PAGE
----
DHR News Clips, January 27

January 27, 2011

Greetings,

Here are some news items of interest in preservation and history from around Virginia and beyond that appeared during the latter half of December and this month.  Also, in case you missed it, on December 17, DHR approved 12 new historical highway markers (press release) and listing 15 new sites to the Virginia Landmarks Register (press release).  Some of the stories below highlight these new markers and VLR listings.

In other news, DHR has posted online a PDF of the most recent copy of Notes on Virginia (No. 53, 2009/2010). The magazine will not be printed, and is available only online. Please be aware the PDF is a large file (about 9 MB) and may take some time to download.

And in other . . .

DHR News:

Save the Date: April 17-18: Virginia Battlefield Preservation Conference, Manassas:Taking the Lead in Battlefield Preservation: Tools, Resources, and Strategies for Virginia.” This conference, sponsored by Prince William County, DHR, and the National Park Service, is geared for local officials with stewardship responsibilities for Virginia’s nationally significant battlefields; land conservation advocates and battlefield friends groups; owners and managers of battlefield land; local and regional planning commissioners and local preservation commissioners; local committees for Virginia’s Sesquicentennial Civil War Anniversary Commemoration; citizens who want to put battlefields to work for tourism, education and sustainable development. To encourage local government participation, stipends to cover lodging and registration costs will be available to one official from every Virginia Certified Local Government and to one offical from every Virginia jurisdiction with a nationally significant Civil War battlefield. To find out if your locality may qualify for a stipend, contact Ann Andrus at DHR (804.367-2323, ext. 133).


News from Around Virginia:

Tidewater and Eastern Shore:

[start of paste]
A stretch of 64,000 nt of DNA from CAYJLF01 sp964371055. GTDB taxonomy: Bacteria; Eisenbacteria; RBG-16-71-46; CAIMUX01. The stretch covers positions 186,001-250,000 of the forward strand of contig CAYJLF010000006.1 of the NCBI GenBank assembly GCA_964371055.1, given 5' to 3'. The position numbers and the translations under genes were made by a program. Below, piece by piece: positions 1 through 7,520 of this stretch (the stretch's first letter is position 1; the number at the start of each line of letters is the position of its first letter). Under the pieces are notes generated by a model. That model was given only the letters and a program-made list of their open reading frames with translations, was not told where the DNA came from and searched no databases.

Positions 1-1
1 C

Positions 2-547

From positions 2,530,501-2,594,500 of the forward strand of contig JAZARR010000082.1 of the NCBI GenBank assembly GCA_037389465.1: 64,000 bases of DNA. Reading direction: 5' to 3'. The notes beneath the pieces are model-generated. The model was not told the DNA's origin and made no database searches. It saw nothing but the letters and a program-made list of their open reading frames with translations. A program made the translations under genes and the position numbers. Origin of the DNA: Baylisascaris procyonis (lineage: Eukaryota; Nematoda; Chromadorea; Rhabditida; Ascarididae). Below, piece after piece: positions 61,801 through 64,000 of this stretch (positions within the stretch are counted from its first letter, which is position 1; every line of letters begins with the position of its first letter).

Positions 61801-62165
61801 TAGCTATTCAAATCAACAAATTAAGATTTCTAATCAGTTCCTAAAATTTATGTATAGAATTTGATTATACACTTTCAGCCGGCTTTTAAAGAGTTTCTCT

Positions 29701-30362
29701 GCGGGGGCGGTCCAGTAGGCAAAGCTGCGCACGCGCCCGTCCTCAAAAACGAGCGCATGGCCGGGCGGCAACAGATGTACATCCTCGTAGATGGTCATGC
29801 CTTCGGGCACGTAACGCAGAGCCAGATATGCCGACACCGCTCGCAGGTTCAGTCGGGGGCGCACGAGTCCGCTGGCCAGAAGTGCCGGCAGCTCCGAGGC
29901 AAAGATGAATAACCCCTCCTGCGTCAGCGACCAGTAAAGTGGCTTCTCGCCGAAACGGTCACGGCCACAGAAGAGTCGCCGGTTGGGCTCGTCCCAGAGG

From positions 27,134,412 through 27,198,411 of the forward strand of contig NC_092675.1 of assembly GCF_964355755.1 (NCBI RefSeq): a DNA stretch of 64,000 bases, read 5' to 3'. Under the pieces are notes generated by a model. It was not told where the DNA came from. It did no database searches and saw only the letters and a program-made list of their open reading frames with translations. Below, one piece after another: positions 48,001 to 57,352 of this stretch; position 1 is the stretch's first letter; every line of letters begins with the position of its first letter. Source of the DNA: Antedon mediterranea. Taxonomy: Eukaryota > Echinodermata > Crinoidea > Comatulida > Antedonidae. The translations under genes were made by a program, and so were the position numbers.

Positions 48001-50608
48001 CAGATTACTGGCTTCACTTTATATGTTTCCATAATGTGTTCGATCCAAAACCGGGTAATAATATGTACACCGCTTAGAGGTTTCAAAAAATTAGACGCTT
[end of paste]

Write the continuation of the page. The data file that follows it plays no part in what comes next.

Newport News: USS Monitor’s steam engine a marvel of its day: Last month conservators at the USS Monitor Center drained the 35,000-gallon solution in which the massive engine was submerged. Working slowly and carefully, they stripped off more than two tons of encrustation and gradually revealed the details of a naval milestone that had not been seen since the historic Union ironclad sank in December 1862. “This is a technological marvel,” said conservation project manager Dave Krop.   L. A. Times

Eastville, Northampton Co.: Effort to save two historic jails underway: The Northampton Branch Preservation Virginia has established a fund to raise $119,000 for the preservation of the 1899 and 1914 jails on Eastville’s Court Green. To date, $33,000 has been raised.  DelmarvaNow

Hog Island, Eastern Shore: Former resident recalls a lost way of life: Short video includes many historic photos. Virginian-Pilot

Bacon’s Castle, Surry: Preservation Virginia closes site for programming and maintenance projects:  Elizabeth Kostelny, PV’s executive director describes the temporary closure as “a fulfillment of our role as steward of such a unique site, a rare surviving example of Jacobean architecture in America.”  “Our vision is to create at Bacon’s Castle a distinct heritage tourism destination and a community asset as a place where residents and visitors alike come to learn and reflect.”  Bacon’s Castle dates from 1665.  Daily Press / Virginia Gazette

Jamestown: 400-years old pipes unearthed:  The white clay pipes—actually, castoffs likely rejected during manufacturing—were crafted between 1608 and 1610 and bear the names of English politicians, social leaders, explorers, officers of the Virginia Company that financed the settlement and governors of the Virginia colony. Archeologists also found equipment used to make the pipes.  Associated Press

Hampton Roads: 3 new historical markers approved: Virginian-Pilot

Northern Region & Shenandoah Valley:

“Wilderness” Walmart, Orange Co.: Company withdraws from proposed site: Walmart issued a statement saying it would buy the parcel it had hoped to build on, but would not develop it. The company said it would reimburse Orange County for all of its administrative costs and legal fees and begin looking for another parcel along the Route 3 corridor in the eastern part of the county on which to build the store.  Free Lance-Star

“Wilderness” Walmart #2: Preservationist formidable foes?: The case looks to be the latest proof that when big-box stores take on preservationists in Virginia, they face formidable foes. . . One industry analyst said that said it is rare for Walmart to back away from a store once it has researched a location and chosen a site.  Free Lance-Star